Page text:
Editors Note: Smokey Yanick's...
Editors Note: Smokey Yanick's contributions to racing are legendary, as are much of his writings. Periodically, we'll crack into his vault to bring some of his best stuff. Courtesy of the Smokey Yunick Collection
Reprint From Circle Track November 1988
The late Buddy Shuman was a wonderful guy. It's a damn shame he asphyxiated in a motel fire in Hickory, North Carolina, in 1955. At the time, he was car owner to both Curtis Turner and Joe Weatherly, and was working for Ford. He'd been a liquor runner (he was one of his own best customers) and a champion driver in Modifieds, and he had a limp-maybe from the time he was supposed to have pulled on a chain gang.
Shuman was a wild man, and I liked him a lot, even when he was chief technical inspector for NASCAR, making the two of us natural enemies. Buddy cracked the whip for Bill France, NASCAR's founder. Once he ruled that your car was "outside the spirit of the rules"-a catch-all phrase that France had put in there-then your car didn't race. I suppose nobody's cars ever were "outside the spirit for the rules" more often than mine.
All NASCAR's early tech inspectors had to work with were the basic parts catalog books of Hudson, Chevrolet, Oldsmobile, Ford, and so forth. This was during the '50s, when NASCAR liked to imagine that it truly was the National Association for Stock Car Auto Racing - no modifications allowed, nothing but stock parts, period. But it took Buddy Shuman a while to discover what really was going on. When he tech-inspected your car and discovered the correct parts number on, say, a camshaft, it was so enchanting to him that it didn't dawn on him to wonder whether or not the cam-shaft itself had come out of the parts book. Very few of them did. And I know damn well that I wasn't the only engraving artist at work. Almost everyone ground his own cams-and often his own crankshafts, too-and then hammered on the appropriate parts number. No problem. It was Buddy who had the problem.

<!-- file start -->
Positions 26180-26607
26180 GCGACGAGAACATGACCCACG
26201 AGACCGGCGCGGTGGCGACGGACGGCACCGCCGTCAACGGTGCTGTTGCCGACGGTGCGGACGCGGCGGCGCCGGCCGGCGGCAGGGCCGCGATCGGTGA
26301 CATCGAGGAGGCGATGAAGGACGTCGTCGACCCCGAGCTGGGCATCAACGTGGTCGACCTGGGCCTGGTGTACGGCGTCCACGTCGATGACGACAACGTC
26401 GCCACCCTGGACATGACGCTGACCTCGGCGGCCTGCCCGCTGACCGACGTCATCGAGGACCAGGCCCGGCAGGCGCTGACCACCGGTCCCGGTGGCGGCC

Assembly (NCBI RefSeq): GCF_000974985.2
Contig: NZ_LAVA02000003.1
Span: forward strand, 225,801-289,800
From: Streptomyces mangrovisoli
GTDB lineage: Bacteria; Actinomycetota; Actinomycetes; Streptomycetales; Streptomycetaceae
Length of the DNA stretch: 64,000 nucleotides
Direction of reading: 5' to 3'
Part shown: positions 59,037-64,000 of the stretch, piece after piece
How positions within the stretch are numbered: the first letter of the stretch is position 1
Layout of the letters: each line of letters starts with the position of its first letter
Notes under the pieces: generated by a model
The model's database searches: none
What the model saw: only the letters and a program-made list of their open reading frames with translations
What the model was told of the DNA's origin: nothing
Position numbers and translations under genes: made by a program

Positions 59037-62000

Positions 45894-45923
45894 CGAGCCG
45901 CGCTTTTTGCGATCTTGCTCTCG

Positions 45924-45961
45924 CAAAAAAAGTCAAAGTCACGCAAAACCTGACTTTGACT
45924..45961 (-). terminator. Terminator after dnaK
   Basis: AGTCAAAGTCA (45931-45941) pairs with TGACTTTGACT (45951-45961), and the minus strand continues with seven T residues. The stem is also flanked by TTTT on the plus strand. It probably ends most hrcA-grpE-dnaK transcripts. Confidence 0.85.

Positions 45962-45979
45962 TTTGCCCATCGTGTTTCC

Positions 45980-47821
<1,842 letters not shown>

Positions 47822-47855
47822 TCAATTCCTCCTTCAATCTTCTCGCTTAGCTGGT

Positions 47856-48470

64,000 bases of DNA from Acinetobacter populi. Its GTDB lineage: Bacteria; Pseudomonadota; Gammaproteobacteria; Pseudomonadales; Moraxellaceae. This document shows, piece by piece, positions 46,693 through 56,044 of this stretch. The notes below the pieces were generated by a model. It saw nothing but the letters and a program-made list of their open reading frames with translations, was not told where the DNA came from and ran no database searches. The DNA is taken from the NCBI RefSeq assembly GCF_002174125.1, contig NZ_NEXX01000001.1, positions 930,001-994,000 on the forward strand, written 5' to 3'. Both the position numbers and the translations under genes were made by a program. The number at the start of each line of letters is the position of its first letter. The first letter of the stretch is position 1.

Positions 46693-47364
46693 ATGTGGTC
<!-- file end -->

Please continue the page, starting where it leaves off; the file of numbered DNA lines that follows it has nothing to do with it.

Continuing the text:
One of my farewell NASCAR...
One of my farewell NASCAR starts, with Bobby Unser at the '69 Daytona 500. Courtesy of the Smokey Yunick Collection
Staying on top of all that must have been a terrible, impossible job. Buddy was far from dumb, and sometimes, after he belatedly found out somebody had slipped something past him, he'd get mad and decide to crack down. He cracked down on me at the fifth Southern 500 at Darlington, Labor Day 1954. Herb Thomas was my driver, a Hudson Hornet was our car, and Herb and I had been having such a successful season that everybody in NASCAR was suspicious as hell, Buddy most of all. Trick camshafts had him almost paranoid.